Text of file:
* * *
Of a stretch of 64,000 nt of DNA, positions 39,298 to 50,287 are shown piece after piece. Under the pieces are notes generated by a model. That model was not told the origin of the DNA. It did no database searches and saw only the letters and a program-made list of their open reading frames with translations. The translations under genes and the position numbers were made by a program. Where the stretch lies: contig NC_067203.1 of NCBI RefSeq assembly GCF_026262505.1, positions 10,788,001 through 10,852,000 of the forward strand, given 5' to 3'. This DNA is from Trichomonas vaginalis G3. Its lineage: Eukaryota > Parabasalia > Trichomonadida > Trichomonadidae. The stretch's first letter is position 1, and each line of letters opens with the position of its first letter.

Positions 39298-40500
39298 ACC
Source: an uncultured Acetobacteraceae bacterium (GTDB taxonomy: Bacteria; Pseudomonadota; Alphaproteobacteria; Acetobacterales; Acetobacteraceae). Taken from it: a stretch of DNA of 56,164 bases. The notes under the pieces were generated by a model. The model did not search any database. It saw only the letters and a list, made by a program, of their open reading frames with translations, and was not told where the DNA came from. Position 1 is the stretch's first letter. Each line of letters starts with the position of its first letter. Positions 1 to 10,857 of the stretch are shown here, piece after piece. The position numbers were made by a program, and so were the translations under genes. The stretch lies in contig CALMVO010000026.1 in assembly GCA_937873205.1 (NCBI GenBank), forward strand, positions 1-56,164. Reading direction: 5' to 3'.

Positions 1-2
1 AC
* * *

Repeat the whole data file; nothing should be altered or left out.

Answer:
Of a stretch of 64,000 nt of DNA, positions 39,298 to 50,287 are shown piece after piece. Under the pieces are notes generated by a model. That model was not told the origin of the DNA. It did no database searches and saw only the letters and a program-made list of their open reading frames with translations. The translations under genes and the position numbers were made by a program. Where the stretch lies: contig NC_067203.1 of NCBI RefSeq assembly GCF_026262505.1, positions 10,788,001 through 10,852,000 of the forward strand, given 5' to 3'. This DNA is from Trichomonas vaginalis G3. Its lineage: Eukaryota > Parabasalia > Trichomonadida > Trichomonadidae. The stretch's first letter is position 1, and each line of letters opens with the position of its first letter.

Positions 39298-40500
39298 ACC
Source: an uncultured Acetobacteraceae bacterium (GTDB taxonomy: Bacteria; Pseudomonadota; Alphaproteobacteria; Acetobacterales; Acetobacteraceae). Taken from it: a stretch of DNA of 56,164 bases. The notes under the pieces were generated by a model. The model did not search any database. It saw only the letters and a list, made by a program, of their open reading frames with translations, and was not told where the DNA came from. Position 1 is the stretch's first letter. Each line of letters starts with the position of its first letter. Positions 1 to 10,857 of the stretch are shown here, piece after piece. The position numbers were made by a program, and so were the translations under genes. The stretch lies in contig CALMVO010000026.1 in assembly GCA_937873205.1 (NCBI GenBank), forward strand, positions 1-56,164. Reading direction: 5' to 3'.

Positions 1-2
1 AC